1 Denim Jacket: 3 Beautiful Ways to Customize it as YOURS
Trust me: You're going to love this customized denim jacket. Denim makes a fabulous neutral backdrop for almost any sort of embellishment. As a result, the possibilities are endless. Using embroidery, iron-on patches, and appliqué touches, you can make this jacket exquisitely tailored to you, and it will become the perfect statement piece for your wardrobe.
I wish I could show you my brainstorming notebook of all the fun things I wanted to add to this jacket. My tween daughter started jumping up and down at the possibilities. We came up with all sorts of ideas including tassels, crochet edging, a dog iron-on patch, flowers, stars, and lots of sayings and quotes. (Needless to say, we had to edit it down.)
For this version, I settled on a motivational saying across the back shoulder, an iron-on peony patch, and a pretty hand-embroidered floral design added to the front. But first, here is what you will need.
First, I started by hand-embroidering "Get it, girl" across the back. Doing this by hand allows for flexibility in font choice. These words across the shoulder remind me to be brave and ask for what I want, but also just to get it done. No hemming and hawing and delaying with all my perfectionistic tendencies, but more of an execute-and-execute-now mentality! I wanted my version of the jacket to be fun and funky, but simple and pretty too. I love having the unique script instead of the typical patch letters. Certainly, there are a lot of available patch letters if you want to go the fast route. I chose colors that complimented the jacket, but also matched the appliqué patch.
1. Using desired font, print out saying in desired size. Cut and place on jacket.
2. Use embroidery tracing paper and a pen to transfer words to jacket. Put fabric down, then tracing carbon paper, then desired shape or word. Draw over shape or letters with a ballpoint pen to transfer design to jacket.
3. The carbon tracing paper method lets you see it fairly well. However, the more intricate the design the more difficult it can be. If you're having trouble, you can use Sulky Solvy as another transfer method. With this, you trace the design to the material and stitch right through the material to your fabric. Then, it melts away in water when you're done, which is pretty awesome.
4. I like to go over my carbon transfer with an air-soluble marking pen, so I can see it as clearly as possible. Use the stem stitch for thin lines and the satin stitch to cover wider areas.
Iron-On Rose Patch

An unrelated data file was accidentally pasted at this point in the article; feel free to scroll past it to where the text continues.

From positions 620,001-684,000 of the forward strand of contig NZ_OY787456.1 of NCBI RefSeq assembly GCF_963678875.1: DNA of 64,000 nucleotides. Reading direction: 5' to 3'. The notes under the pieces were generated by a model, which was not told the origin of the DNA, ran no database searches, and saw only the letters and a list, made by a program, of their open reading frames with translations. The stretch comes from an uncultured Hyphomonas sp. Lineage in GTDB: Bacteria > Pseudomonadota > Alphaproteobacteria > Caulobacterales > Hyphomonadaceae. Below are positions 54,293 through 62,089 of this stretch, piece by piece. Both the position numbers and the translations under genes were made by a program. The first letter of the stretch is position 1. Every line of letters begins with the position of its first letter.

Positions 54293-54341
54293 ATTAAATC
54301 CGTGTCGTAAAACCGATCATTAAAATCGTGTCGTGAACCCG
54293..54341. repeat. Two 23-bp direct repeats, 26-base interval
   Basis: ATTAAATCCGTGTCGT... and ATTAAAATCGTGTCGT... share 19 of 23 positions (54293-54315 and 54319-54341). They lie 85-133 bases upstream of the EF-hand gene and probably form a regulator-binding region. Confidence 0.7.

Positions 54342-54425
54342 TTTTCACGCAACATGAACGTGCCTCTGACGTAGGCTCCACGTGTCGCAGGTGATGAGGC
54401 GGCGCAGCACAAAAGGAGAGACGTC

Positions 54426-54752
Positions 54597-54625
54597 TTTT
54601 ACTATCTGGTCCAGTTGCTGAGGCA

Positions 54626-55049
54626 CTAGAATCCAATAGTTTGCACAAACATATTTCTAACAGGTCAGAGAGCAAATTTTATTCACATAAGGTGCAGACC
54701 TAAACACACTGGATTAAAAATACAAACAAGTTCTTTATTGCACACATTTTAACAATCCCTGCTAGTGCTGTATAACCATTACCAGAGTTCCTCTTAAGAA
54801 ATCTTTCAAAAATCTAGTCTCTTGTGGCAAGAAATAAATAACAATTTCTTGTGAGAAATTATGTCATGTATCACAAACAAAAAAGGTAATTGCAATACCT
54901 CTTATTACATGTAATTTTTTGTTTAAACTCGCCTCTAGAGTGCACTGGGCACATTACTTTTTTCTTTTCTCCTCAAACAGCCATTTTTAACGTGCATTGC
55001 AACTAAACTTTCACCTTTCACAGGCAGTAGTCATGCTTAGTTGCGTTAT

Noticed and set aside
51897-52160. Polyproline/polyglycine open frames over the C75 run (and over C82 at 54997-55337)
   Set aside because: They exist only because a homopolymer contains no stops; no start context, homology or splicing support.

Next, I ironed the rose patch to the back. This was fantastically fast. So fast, in fact, that the entire jacket can be done in a half-hour or less if you stick to using patches. You can find lots of floral patches online. I liked these thistles too. Think about all the sports clubs, favorite characters, or symbols that you can find all over the internet. My daughter and I decided that making an embellished denim jacket is a lot like getting any tattoo you want, but without the permanence. I suggest using the hottest iron you can get, with no steam.
1. Place the patch in desired location.
2. Position cotton pressing cloth between the patch and the iron.
3. Press down on patch for 30 seconds without moving the iron. Try to cover the whole patch with one iron press. Otherwise, repeat until you have covered the entire patch with heat evenly. Turn your fabric over and repeat from the other side of the fabric.
Finally, I added hand-embroidered flowers. This sweet little floral design with "grow strong" compliments the large flower and saying in the back, but on a smaller scale. The color scheme is the same, but the detail of this embroidery seems like just the thing to finish off the jacket. Use it also on other items that need embellishing, like hand towels, aprons, totes or pillow cases. Find a summary of basic stitches you will need to know here.
To embroider stems: Use two strands of DMC 25 (it comes with six strands in the floss) and stem stitch.
To embroider leaves: Embroider with two strands of DMC 25 and the lazy daisy or detached chain stitch.
To embroider buds: Use two strands of DMC 25 and the satin stitch to form the bud shape. Use green to wrap around the bottom of the bud with a straight stitch.
To embroider open wild rose: Embroider with two strands of DMC 25 and the satin stitch in each petal. For the center, use a straight stitch and french knots.
To embroider long stem roses: Use the full 6 strands of DMC 25, and make overlapping straight stitches in a circle shape.
Try each of these techniques, or mix and match as you like. Either way, it's bound to become your favorite new item. Enjoy your new favorite jacket!